Far from providing the certainty intended by a system of title by registration, the operation of indefeasibility exhibits a somewhat more uncertain form than the legislation that creates and the cases that interpret it might at first concede. Rather, using two examples, the article argues that indefeasibility is surrounded by an uncertain or troubled borderlands: first, both spatially and temporally, indefeasibility shifts, alters or, simply, morphs through the doctrines of adverse possession and accretion; or, second, Torrens may simply not be accepted by those to whom it applies and, when that happens, those who resist might suffer injustice at the hands of a system intended, in providing certainty of title, to prevent it. The article contains four parts. Part II provides a very brief overview of the nature of indefeasibility as it is found in Australia and the United States. Part III explores the troubled borderlands: adverse possession, which we refer to as the potential for indefeasibility to morph temporally into defeasibility or nothingness; accretion, which holds the potential to morph spatially, adding to or expanding the physical land to which indefeasibility attaches; and the distressing North Carolina story of resistance to and rejection of indefeasible title itself. Part IV offers brief concluding reflections about the nature of Torrens indefeasibility of title.
Recent Developments: Fiduciary Duties of Resulting Trustees; Joint Tenancies and the Enforcement of Judgment Debts; Developments in the Doctrine of Part Performance – Kelvin Low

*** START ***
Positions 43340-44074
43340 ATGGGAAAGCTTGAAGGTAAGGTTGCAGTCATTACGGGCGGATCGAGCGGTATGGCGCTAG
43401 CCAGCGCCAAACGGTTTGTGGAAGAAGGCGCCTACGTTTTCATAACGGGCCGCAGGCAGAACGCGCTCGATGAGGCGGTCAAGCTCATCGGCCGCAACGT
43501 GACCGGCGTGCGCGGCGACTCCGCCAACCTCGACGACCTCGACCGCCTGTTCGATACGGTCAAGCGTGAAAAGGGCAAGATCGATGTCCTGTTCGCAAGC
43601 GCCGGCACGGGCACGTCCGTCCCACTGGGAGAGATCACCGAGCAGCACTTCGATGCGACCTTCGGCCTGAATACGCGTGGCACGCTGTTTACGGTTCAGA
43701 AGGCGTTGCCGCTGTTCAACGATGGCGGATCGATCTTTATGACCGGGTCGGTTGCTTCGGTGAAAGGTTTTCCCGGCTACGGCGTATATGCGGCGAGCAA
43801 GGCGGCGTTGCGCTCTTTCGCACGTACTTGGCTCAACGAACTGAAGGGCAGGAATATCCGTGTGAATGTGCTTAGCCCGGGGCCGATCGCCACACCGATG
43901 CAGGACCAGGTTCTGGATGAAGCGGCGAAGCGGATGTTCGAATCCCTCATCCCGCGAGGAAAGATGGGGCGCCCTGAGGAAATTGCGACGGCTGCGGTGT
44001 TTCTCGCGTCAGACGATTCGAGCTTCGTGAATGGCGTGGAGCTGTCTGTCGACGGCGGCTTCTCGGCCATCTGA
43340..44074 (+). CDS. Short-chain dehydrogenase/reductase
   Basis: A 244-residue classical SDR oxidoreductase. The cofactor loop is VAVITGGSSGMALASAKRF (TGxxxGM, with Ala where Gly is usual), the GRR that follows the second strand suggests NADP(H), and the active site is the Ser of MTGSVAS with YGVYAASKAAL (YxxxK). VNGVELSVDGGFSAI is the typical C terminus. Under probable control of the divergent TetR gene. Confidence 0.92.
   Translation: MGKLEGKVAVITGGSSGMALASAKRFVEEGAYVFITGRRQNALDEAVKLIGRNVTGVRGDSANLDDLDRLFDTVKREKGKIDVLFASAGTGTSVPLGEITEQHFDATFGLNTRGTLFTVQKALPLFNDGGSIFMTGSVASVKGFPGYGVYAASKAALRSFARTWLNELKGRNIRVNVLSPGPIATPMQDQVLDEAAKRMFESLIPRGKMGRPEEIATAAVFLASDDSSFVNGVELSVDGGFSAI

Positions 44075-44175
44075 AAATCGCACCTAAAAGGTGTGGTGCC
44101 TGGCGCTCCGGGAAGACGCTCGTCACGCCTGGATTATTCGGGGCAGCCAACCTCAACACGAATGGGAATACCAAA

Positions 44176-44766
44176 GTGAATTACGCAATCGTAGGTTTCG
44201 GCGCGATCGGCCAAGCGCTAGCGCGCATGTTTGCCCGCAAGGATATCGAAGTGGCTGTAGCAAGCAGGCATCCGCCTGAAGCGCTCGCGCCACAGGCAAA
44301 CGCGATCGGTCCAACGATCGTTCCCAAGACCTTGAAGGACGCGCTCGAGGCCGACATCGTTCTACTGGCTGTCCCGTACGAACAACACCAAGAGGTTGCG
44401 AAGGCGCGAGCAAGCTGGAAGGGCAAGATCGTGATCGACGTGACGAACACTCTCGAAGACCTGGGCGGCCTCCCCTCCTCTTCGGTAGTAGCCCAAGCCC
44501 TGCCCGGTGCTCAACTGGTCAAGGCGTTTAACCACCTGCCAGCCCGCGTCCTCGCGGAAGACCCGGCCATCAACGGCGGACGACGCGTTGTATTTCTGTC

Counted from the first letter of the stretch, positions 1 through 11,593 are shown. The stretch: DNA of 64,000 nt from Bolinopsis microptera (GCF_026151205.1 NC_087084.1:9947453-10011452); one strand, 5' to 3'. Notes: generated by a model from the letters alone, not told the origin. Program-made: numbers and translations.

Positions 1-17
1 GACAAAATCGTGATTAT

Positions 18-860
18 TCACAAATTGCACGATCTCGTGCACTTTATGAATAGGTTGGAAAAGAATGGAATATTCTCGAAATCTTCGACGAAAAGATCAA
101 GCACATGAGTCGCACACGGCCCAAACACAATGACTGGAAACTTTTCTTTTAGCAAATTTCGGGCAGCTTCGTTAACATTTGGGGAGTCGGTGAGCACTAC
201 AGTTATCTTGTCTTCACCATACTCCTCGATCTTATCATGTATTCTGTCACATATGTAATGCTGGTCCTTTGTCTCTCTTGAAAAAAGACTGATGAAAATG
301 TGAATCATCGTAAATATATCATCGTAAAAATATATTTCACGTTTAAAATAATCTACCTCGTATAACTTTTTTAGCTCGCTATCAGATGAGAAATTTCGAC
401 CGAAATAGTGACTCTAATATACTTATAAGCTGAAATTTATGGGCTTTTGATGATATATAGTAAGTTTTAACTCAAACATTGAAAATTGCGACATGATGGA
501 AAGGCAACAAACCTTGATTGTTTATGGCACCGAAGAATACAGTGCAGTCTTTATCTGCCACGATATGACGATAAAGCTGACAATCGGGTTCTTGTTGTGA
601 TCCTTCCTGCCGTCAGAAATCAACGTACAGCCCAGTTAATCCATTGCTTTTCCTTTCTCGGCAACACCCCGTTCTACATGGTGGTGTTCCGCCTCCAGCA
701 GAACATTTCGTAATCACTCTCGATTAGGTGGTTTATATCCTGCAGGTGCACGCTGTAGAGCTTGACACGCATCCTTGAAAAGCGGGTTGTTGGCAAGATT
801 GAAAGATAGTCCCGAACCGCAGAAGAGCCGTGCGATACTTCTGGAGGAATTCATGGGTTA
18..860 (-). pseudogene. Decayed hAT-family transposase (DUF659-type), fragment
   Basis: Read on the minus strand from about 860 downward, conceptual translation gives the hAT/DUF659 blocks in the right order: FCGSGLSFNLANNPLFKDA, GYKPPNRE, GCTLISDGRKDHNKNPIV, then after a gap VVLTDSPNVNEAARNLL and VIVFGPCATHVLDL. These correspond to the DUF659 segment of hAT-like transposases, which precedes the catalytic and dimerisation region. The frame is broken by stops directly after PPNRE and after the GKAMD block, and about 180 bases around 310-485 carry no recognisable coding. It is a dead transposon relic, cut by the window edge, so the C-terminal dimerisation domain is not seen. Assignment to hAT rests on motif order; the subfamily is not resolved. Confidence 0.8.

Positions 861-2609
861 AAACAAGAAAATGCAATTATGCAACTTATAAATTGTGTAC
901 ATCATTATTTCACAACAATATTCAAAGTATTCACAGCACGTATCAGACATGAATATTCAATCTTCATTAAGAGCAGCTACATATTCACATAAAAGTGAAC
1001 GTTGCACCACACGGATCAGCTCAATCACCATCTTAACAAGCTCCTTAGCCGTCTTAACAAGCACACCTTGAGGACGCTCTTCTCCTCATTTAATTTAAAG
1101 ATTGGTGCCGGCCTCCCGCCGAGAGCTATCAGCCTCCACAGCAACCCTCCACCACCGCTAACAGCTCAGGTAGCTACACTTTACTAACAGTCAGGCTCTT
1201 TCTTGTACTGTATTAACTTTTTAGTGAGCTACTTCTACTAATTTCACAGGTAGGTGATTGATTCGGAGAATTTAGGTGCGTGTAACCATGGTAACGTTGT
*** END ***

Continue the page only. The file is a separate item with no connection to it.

This update on Singapore law addresses three developments. First, the question of whether resulting trustees are subjected to fiduciary duties and if so, when, as considered by the Singapore Court of Appeal. Second, the controversial question of the susceptibility of co-owned property held under joint tenancies to execution for judgment debts is revived as a matter of Singapore law. Finally, developments in the doctrine of part performance, in particular its apparent extension outside of circumventing noncompliance with formalities for certain contracts, are considered.
Instalment Contracts and the Unwary Seller – A Case for Reform – W D Duncan and Sharon Christensen
Nearly every decision on the subject of Div 4 of Pt 6 of the Property Law Act 1974 (Qld) relating to instalment contracts for the sale of land has arisen in circumstances where a seller has unwittingly contracted in such a way as to make the contract subject to the division. As a result the buyers involved in the litigation have been able to successfully delay settlement or rescind the contract. In most of the instances litigated the contract was not a true instalment contract as contemplated by the legislation. This article examines the most recent of these decisions, MSD Securities Pty Ltd v MFB Properties (NQ) Pty Ltd (No 2) against the background of previous litigation involving the division and concludes that to fairly meet the consumer protection objectives of the division extensive reform is required.
Property Law Issues in Western Australia – Eileen Webb
- Property Rights and Climate Change: Land Use Under Changing Environmental Conditions – Reviewed by John Watson
For the PDF version of the table of contents, click here: Prop L Rev Vol 7 No 1 Contents.